core film etching and the spacer pattern fabrication. The decrease of the mask defect printability during the spacer
process is likely to be related to the reduction of the line width roughness (LWR) and to the reduction of mask enhanced
factor (MEF). The acceptable mask defect size was also studied from the viewpoint of the defect printability to the
spacer pattern for both the opaque and clear defect, and found to be 55-60nm, which was relaxed from that in ITRS2007.
Flow of fixing of hot spot induced by optical variation among exposure tools is discussed for quick ramp-up of high volume products. To achieve robust pattern formation for optical variation, following hot spot detection and fixing approaches are introduced: i) at the design stage, hot spot detection within the optical variation space and hot spot fixing by layout modification or OPC optimization, ii) in order to efficiently detect hot spots within the optical variation space, lithography simulation by combinations of optical parameters determined by the design of experiment (DoE), iii) at the manufacturing stage, hot spot fixing by adjustment of optical parameters using the multi-variable optimization to match OPE between the primary and secondary exposure tool.
A spacer patterning technology (SP) has the possibility of extending optical lithography to below 40nm half-pitch devices. Since the spacer patterning process necessitates somewhat more complicated wafer process flow, the CD variation on wafers involves more process error sources compared with conventional exposure patterning process. This implies that, for the spacer patterning process innovation in determining specifications for each unit process is requried. In particular, it is important to determine mask-related specifications in order to select high-end mask fabrication strategies for mask writing tools, mask process development, materials, inspection tools, and so on. The purpose of this paper is to discuss how to consider mask specification in spacer patterning process for 40nm half-pitch and beyond.
We constructed CD budget for spacer patterning technology which is one of the strongest candidates in double
patterning technologies for below 3x nm half pitch generations. In the CD budgeting, three patterning portions of grid
patterns should be considered, namely, "line", "paired space" and "adjoined space", because they have individual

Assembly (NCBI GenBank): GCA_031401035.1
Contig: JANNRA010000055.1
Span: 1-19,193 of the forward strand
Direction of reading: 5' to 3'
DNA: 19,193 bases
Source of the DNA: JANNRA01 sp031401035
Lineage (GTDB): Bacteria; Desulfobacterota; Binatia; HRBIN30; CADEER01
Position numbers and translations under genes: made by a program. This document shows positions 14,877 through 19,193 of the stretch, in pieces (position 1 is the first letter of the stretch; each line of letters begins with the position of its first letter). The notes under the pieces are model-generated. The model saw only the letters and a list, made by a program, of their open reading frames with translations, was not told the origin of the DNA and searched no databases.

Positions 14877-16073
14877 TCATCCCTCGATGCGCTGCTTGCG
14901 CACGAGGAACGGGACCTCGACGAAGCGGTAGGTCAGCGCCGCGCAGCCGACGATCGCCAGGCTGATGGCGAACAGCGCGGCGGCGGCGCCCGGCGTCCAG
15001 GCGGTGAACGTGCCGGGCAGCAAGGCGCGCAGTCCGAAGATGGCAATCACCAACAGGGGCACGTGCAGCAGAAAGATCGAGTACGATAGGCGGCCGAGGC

process error sources that affect CD variations. Analysis of the patterning process flow revealed that the amount of CD
variations for positive type spacer patterning technology was in the order of "adjoined space" > "paired space" > "line".
Also, the experimental verifications in CD variations substantiated the constructed CD budget. From the viewpoint of
design for manufacturability (DfM), these process features should be taken into account in the device engineering.
Therefore, for the successful implementation of spacer patterning technology into high-end devices, we propose a cross-
functional development scheme encompassing device technologies and process technologies using the constructed CD
The specification of photomask patterns is defined for each semiconductor device technology node based on the
ITRS (International Technology Roadmap for Semiconductors). The quality of the photomask patterns has been
managed by using a metrology tool for CD (Critical Dimension) and an inspection tool for pattern shape. According
to shrinkage of semiconductor device patterns, the lithography margin has gradually become smaller. Consequently,
the quality of photomask patterns has been managed by observing small lithography margin patterns in addition to
the conventional quality management patterns with the conventional metrology tool. Furthermore, recently, as each
successive device generation has become shorter, rapid improvement of not only turnaround time of photomask
manufacturing but also yield of semiconductor device manufacturing has become necessary. Therefore, the
importance of the flexible mask specifications concept is increasing. The quality of photomask patterns with respect